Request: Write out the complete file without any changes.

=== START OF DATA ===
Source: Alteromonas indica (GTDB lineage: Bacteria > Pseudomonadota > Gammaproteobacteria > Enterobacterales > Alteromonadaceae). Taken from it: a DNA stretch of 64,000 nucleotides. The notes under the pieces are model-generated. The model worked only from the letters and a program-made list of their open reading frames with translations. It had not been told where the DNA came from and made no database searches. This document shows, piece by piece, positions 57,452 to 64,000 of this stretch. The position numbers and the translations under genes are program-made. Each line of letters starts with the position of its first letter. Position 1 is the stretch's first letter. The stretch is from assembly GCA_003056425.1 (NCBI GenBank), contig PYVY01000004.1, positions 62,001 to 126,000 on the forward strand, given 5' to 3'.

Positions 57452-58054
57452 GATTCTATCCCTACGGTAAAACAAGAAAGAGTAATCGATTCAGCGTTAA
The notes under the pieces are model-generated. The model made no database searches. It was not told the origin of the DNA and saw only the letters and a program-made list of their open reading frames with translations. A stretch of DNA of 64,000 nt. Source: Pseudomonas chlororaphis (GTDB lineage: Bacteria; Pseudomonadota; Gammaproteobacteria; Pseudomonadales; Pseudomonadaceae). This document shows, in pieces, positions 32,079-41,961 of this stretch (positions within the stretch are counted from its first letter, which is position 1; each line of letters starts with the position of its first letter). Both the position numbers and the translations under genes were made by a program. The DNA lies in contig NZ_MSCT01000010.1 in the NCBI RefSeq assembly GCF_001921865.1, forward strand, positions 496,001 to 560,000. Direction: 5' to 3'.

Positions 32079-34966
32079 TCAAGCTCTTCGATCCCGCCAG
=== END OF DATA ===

Source: Alteromonas indica (GTDB lineage: Bacteria > Pseudomonadota > Gammaproteobacteria > Enterobacterales > Alteromonadaceae). Taken from it: a DNA stretch of 64,000 nucleotides. The notes under the pieces are model-generated. The model worked only from the letters and a program-made list of their open reading frames with translations. It had not been told where the DNA came from and made no database searches. This document shows, piece by piece, positions 57,452 to 64,000 of this stretch. The position numbers and the translations under genes are program-made. Each line of letters starts with the position of its first letter. Position 1 is the stretch's first letter. The stretch is from assembly GCA_003056425.1 (NCBI GenBank), contig PYVY01000004.1, positions 62,001 to 126,000 on the forward strand, given 5' to 3'.

Positions 57452-58054
57452 GATTCTATCCCTACGGTAAAACAAGAAAGAGTAATCGATTCAGCGTTAA
The notes under the pieces are model-generated. The model made no database searches. It was not told the origin of the DNA and saw only the letters and a program-made list of their open reading frames with translations. A stretch of DNA of 64,000 nt. Source: Pseudomonas chlororaphis (GTDB lineage: Bacteria; Pseudomonadota; Gammaproteobacteria; Pseudomonadales; Pseudomonadaceae). This document shows, in pieces, positions 32,079-41,961 of this stretch (positions within the stretch are counted from its first letter, which is position 1; each line of letters starts with the position of its first letter). Both the position numbers and the translations under genes were made by a program. The DNA lies in contig NZ_MSCT01000010.1 in the NCBI RefSeq assembly GCF_001921865.1, forward strand, positions 496,001 to 560,000. Direction: 5' to 3'.

Positions 32079-34966
32079 TCAAGCTCTTCGATCCCGCCAG